Henrikh has owned a jewelry store in Los Angeles for the past ten years, and his business has been extremely successful. But Henrikh has tired of living in California and would like to test his business elsewhere. Specifically, he would like to move his business to New York, where he would like to compete with the best jewelers in Manhattan. He travels to New York City to meet with a friend who also moved his business across the country. His friend Anton tells him that in order to move his business from California to another state, Henrikh must first fill out a Certificate of Status. This surprises Henrikh and worries him. He’s not great at administrative work, and this seems like a complex and detail-oriented process. In despair, he wonders how to get a Certificate of Status in California.
So, how do you get a Certificate of Status (COS) in California? Let’s first cover the basics.
What Is a Certificate of Status?
Anyone who owns a business in California and would like to transfer his or her business to another state will need to get a Certificate of Status. This may also be known as a Certificate of Good Standing or Certificate of Existence. The document proves that the business operates in compliance with the law. Other instances of requiring a COS include getting a loan or selling a business.
A California Certificate of Status is received from the Secretary of State and indicates the following:
- The business is a legal entity registered in California
- The Franchise Tax Board has not suspended it
- The business is allowed to do business in California
A Certificate of Status is not needed to conduct normal business operations in California. It is only needed in specific circumstances such as the following:
- Getting a line or credit or loan from a bank
- Opening a new bank account for the business
- Buying business insurance
- Selling some or all of a business
- Renewing permits or licenses
- Moving or expanding a business into another state
Corporations and LLCs are the most common entities to apply for a Certificate of Status. Limited partnerships may also require one on occasion. Sole proprietorships, however, are a kind of business that does not register with the state. Therefore, it is not eligible to receive a Certificate of Status.
1. How Does One Obtain a Certificate of Status?
Before a business owner begins the filing process, it is necessary that he or she ensures the business is compliant with state laws. This means the following:
- The company is up to date on all state, federal, and local taxes, including payroll taxes and unemployment insurance
- The business’ annual report (“Statement of Information”) has been properly filed with the Secretary of State. Previous years should also have been filed.
- State licenses and fees are up to date or paid.
2. What Information Must Be Provided?
Once an applicant downloads and prints the COS form, the following information should be provided:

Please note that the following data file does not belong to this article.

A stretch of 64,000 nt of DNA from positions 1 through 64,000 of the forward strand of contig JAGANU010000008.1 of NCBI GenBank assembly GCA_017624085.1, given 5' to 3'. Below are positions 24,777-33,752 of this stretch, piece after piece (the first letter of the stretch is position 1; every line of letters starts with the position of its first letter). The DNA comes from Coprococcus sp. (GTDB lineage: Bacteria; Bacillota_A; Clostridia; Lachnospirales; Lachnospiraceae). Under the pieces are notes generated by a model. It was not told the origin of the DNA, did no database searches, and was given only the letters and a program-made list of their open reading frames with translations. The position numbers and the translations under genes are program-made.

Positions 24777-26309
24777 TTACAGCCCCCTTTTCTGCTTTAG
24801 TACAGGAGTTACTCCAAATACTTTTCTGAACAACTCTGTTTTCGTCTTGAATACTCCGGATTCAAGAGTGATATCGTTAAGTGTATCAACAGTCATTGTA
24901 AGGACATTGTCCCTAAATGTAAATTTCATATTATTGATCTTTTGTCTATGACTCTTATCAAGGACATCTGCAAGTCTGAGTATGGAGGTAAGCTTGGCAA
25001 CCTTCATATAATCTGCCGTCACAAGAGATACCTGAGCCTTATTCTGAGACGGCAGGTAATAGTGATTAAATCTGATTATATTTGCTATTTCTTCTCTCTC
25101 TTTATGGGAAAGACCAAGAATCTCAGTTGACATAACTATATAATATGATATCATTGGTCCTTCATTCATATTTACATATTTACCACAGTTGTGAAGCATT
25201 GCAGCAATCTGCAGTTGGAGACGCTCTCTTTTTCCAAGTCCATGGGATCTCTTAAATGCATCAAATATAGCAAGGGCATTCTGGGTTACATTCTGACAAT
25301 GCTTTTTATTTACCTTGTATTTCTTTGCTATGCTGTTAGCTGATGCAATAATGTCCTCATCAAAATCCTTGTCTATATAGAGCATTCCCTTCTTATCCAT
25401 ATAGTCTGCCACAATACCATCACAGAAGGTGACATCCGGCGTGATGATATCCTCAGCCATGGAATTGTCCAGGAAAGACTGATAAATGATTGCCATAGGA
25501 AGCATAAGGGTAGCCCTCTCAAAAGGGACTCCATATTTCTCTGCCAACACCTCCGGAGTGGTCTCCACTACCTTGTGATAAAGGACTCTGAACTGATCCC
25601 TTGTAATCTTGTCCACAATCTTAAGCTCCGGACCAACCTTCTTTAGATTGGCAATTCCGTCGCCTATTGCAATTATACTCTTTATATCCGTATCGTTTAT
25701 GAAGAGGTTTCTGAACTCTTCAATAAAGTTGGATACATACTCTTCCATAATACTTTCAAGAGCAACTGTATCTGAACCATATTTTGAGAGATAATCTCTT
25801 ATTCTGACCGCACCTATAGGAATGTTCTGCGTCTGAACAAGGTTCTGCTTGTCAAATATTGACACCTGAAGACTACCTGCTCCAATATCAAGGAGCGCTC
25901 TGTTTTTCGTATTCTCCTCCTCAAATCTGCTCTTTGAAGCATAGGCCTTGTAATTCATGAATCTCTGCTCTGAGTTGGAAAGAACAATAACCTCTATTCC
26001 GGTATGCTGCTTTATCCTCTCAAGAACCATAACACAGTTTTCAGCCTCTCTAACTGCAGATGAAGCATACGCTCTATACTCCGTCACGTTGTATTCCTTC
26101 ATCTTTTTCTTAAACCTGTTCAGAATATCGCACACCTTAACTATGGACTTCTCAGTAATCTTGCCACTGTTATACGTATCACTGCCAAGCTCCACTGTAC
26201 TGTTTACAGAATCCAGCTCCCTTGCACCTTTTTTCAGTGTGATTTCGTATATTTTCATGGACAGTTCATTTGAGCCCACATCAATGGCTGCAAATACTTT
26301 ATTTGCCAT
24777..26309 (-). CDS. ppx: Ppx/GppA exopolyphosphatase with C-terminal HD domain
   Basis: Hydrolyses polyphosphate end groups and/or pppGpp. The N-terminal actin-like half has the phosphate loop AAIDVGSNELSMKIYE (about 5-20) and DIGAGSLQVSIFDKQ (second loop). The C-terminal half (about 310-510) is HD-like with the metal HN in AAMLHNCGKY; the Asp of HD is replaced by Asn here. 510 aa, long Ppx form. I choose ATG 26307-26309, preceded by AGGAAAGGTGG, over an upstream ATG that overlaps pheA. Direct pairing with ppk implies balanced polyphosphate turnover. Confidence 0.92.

This part of the form requests the business owner’s name, phone number, and address. The address can be the address of the actual business.
The business owner should indicate how he or she wishes to receive the COS once it is completed. It can be picked up in person at the Sacramento office as soon as the next business day, or it can be mailed to the owner’s address.
This part of the form requests that the company’s name be spelled out as it was when the Articles of Incorporation were filed. The Entity or File Number, as provided by the Secretary of State, should also be included. While this number is not needed, it may help the COS be processed faster. It is in this section, also, that the business owner should check the box indicating what kind of business it is.
This part of the form allows the business owner to order copies of various reports related to his or her business. These reports include the Articles of Incorporation and amendments, or other reports filed with the Secretary of State. That said, this is an optional section; copies don’t need to be ordered to receive a COS. If a business owner would like copies of these documents, he or she should note the relevant prices listed next to each type of report.
This section is where a business owner indicates that he or she would like a Certificate of Status. Depending on how many parties the owner is dealing with, multiple copies may be necessary. There is a place on the form to mark how many copies one would like.
It is possible for a business owner to receive a fax copy of the COS before receiving the certified paper copy. In this section of the form, one should fill out a fax number. Note: there is a $5 or $10 fax charge.
In this section, the business owner fills out the fee schedule; the fees are listed on the form. Fees may be paid by check or money order, payable to the California Secretary of State.
3. Filing the Request for a Certificate of Status
The California Secretary of State does accept requests for a certificate of status online.
A business owner may mail in the completed request form to:
Secretary of State
BE Certification and Records
P.O. Box 944260
Sacramento, CA 94244-2600
The form may be filed in person and dropped off at:
1500 11th Street, 3rd floor, Room 380
Sacramento, CA 95814
If a business owner files a Certificate of Status in person, he or she should receive the certificate within one business day. It may be picked up at the same location as drop-off.
If a business owner chooses to mail in his request, he or she may expect to the certificate to be processed within one to two business days from the time of receipt.
Once the business owner receives his Certificate of Status, he or she may mail the certificate to the relevant parties.